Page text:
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Six tips for a happier, healthier new year

Aoife O'Grady | 23 December 2016 | 8 Comments

2016 was a fraught year. Dramatic international events – from ongoing crisis in Syria, terrorist attacks and climate change to unprecedented political upheaval in the USA and UK – left many of us at a loss. We felt powerless and small in the face of hate speech, conflict, fake news and division. As individuals, we can’t solve geopolitical crises, but we can carve out spaces of peace and positivity – in ourselves, our homes and our communities. Here are just a few tips for nourishing ourselves and our world in 2017.

Tackle bigotry

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Tackling bigotry is difficult, especially if you’re among friends who see it as harmless throwaway chat. But as our world becomes more divisive, we have a responsibility to be more vigilant to hate speech and more open and skilful in our discussions – bravely interjecting and respectfully engaging are the name of the game.

As Jenny Gillen, one of the participants in Concern Debates from Lucan Community School put it: “You have to appreciate that people’s ideas have been shaped by their experiences and that you are as confined by you experiences as the next person. It’s only through discussing these varying ideas and views that we can broaden out perspectives.”

Read: How to stand up against hate

Go on a digital diet

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Our screen-addicted culture drives obesity, reduces our attention spans and interferes with meaningful communication. Don’t let 2017 pass you by with your head buried in a phone.

Simple actions can make a difference. Start and end your days screen free – give yourself at least an hour buffer before and after sleep (use a good old-fashioned alarm clock instead of a phone!). Don’t be afraid to turn on ‘do not disturb’ signs when you’re out at dinner or just ‘off’ for the evening.

When you are online, be mindful of what you’re consuming – you are a product of what you ingest, so actively seek out content that inspires, not distracts, you.

Watch: Tania Mulry’s digital detox TEDX talk

Grow your own

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What better way to connect with nature – and to the food chain – than by growing your own fruit and vegetables. Spending any time in the garden has proven benefits for your mental well-being – and allows you to grow something delicious and healthy at the same time. Talk about a double whammy!

Growing your own doesn’t have to be restricted to people with their own gardens. The more ambitious of you can check out allotment opportunities or community gardens in your locality. Meanwhile, gardening novices can start the year with a single pot of herbs or salad on your windowsill or balcony. Check out these ideas for vegetable container growing from the Royal Horticultural Society or read How to Start a Garden - the Ultimate Guide by Jen Reviews.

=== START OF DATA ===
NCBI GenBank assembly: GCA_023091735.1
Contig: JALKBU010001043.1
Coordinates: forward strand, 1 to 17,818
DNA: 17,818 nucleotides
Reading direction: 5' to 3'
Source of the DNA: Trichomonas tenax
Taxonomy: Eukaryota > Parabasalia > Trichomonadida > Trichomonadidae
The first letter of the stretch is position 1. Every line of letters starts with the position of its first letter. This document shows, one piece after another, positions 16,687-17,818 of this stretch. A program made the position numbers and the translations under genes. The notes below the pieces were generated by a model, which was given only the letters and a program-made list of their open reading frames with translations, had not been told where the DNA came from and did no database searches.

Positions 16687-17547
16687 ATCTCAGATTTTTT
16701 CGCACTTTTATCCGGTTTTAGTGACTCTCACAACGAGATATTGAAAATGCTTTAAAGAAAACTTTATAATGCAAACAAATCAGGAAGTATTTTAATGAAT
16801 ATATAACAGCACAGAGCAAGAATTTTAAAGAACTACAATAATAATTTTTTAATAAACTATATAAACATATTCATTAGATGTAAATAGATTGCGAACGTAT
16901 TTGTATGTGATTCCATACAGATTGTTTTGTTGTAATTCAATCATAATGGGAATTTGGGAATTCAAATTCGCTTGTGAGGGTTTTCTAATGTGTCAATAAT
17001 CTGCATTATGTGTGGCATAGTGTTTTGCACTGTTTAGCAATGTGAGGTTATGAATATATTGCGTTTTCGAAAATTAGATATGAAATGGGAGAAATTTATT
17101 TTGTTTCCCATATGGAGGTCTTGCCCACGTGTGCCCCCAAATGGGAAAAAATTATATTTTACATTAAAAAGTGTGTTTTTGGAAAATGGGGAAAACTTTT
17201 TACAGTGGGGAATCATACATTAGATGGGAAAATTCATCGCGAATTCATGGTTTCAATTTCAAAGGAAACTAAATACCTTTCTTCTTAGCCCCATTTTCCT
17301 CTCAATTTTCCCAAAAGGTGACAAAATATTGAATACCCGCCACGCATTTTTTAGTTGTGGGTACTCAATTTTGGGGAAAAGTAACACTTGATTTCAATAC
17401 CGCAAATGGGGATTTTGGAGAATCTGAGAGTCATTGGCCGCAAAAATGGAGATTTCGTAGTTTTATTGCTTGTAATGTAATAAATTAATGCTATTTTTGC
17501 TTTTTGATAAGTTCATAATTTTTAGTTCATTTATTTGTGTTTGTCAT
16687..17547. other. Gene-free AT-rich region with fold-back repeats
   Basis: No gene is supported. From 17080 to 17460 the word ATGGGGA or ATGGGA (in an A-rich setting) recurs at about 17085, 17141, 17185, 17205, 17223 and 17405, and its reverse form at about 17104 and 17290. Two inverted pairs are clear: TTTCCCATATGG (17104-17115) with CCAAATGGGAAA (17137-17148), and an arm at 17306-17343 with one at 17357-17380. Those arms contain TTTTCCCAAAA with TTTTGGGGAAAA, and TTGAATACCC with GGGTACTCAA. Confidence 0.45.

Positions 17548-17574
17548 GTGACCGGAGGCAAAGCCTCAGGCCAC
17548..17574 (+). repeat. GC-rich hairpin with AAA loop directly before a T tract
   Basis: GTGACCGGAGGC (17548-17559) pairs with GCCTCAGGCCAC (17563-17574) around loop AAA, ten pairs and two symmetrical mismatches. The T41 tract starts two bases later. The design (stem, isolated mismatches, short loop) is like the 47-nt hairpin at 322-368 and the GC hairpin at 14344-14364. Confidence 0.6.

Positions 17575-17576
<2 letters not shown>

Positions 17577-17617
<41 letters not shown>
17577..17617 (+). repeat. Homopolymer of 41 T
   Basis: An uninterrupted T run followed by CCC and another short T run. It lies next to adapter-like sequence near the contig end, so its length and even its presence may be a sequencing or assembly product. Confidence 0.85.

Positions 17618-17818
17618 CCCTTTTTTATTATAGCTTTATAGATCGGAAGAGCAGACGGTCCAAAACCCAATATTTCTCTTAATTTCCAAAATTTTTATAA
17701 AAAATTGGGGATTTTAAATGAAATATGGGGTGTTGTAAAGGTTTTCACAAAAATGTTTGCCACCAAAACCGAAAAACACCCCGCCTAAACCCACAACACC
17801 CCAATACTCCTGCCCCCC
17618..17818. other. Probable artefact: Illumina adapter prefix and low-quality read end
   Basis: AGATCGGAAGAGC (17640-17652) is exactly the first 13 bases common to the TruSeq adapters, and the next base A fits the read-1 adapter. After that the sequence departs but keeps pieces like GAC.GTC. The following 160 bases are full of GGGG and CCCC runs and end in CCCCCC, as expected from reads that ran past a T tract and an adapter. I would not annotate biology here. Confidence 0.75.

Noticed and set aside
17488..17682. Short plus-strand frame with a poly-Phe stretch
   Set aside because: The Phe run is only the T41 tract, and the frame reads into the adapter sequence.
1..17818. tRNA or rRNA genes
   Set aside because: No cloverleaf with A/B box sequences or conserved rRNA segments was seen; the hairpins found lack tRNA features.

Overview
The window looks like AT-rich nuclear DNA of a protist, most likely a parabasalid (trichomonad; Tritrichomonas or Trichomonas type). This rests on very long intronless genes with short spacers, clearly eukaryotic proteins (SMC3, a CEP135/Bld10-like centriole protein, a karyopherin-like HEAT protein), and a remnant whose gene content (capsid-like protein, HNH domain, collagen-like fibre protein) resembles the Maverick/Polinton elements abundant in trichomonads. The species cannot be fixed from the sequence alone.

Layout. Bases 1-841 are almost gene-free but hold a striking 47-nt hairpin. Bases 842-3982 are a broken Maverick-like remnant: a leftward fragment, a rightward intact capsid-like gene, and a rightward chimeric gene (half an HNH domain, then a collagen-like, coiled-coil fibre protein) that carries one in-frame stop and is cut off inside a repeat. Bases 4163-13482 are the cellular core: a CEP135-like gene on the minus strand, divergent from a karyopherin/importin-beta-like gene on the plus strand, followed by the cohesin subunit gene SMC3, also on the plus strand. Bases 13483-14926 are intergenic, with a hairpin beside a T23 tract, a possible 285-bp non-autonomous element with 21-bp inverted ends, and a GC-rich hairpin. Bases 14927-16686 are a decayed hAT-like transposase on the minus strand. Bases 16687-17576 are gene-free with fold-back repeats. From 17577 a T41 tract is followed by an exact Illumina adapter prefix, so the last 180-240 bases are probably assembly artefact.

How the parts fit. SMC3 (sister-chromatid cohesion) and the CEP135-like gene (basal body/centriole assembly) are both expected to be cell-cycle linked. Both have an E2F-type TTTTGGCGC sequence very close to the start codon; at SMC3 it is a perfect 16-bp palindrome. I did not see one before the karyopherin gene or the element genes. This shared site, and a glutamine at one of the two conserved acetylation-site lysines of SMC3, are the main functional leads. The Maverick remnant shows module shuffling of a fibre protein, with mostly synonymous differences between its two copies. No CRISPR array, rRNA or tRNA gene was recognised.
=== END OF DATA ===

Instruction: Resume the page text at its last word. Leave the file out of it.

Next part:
Read: Klaus Laitenberger's "grow your own" blog

Build a morning routine

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It may seem trivial but building a morning routine is the first step to building a better day. Try to put aside some quiet time to centre yourself – even if it’s just ten minutes. Sit in a quiet space and follow your breathing, use a meditation app or even go for a run if that’s what works for you. Take time for breakfast, and fit some fresh air and exercise into your commute if you can. And remember – there are three different phases to habit forming, so don’t get discouraged if you feel it’s not working immediately!

Watch your trolley

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The average Irish family throws out between €400 and €1000 in wasted food a year, and as a country, we waste one million tonnes of food annuarlly. And increasingly, our food arrives to us after exhausting long haul flights. These “food miles” and food waste are contributing to a changing climate. This year, let’s be more mindful of how much we buy, what we waste and where our food comes from.

Make a list of what you really need before you shop and try to freeze leftovers where possible. Better yet, become a volunteer Food Rescuer and help connect leftover food with those who need it. If you can, buy local, reduce packaging and support farmers in your area, by signing up to one of Ireland’s Community-supported agriculture initiatives.     

Visit: FoodCloud food rescuer's project 

Get involved

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Do you find yourself in frustratingly circular discussions about climate change, Syria, migration, homelessness? Instead of ending these chats with a sigh and a shrug, you can take action.

Research and inform yourself about the issues that you feel strongly about – our resources on climate change, gender equality, sustainable development and hunger are a great launching pad.

Maybe this is the year that you become an activist, fundraise or volunteer with Concern, or one of the many organisations listed on ChangeX, Volunteer Ireland and Comhlamh. If you’re a teacher or student, your school can join Concern’s Campaign Academy. Whatever you decide to do, make sure it is an issue that you care about and an organisation that you trust. Then be practical, don’t try to do too much, start small and build from there.

If you prefer to support causes financially, you could help to safeguard objective journalism by subscribing or donating to a media that you trust.  You can also support our work by donating to Concern or another trusted NGO.

Read: Concern's guide to everyday activism  

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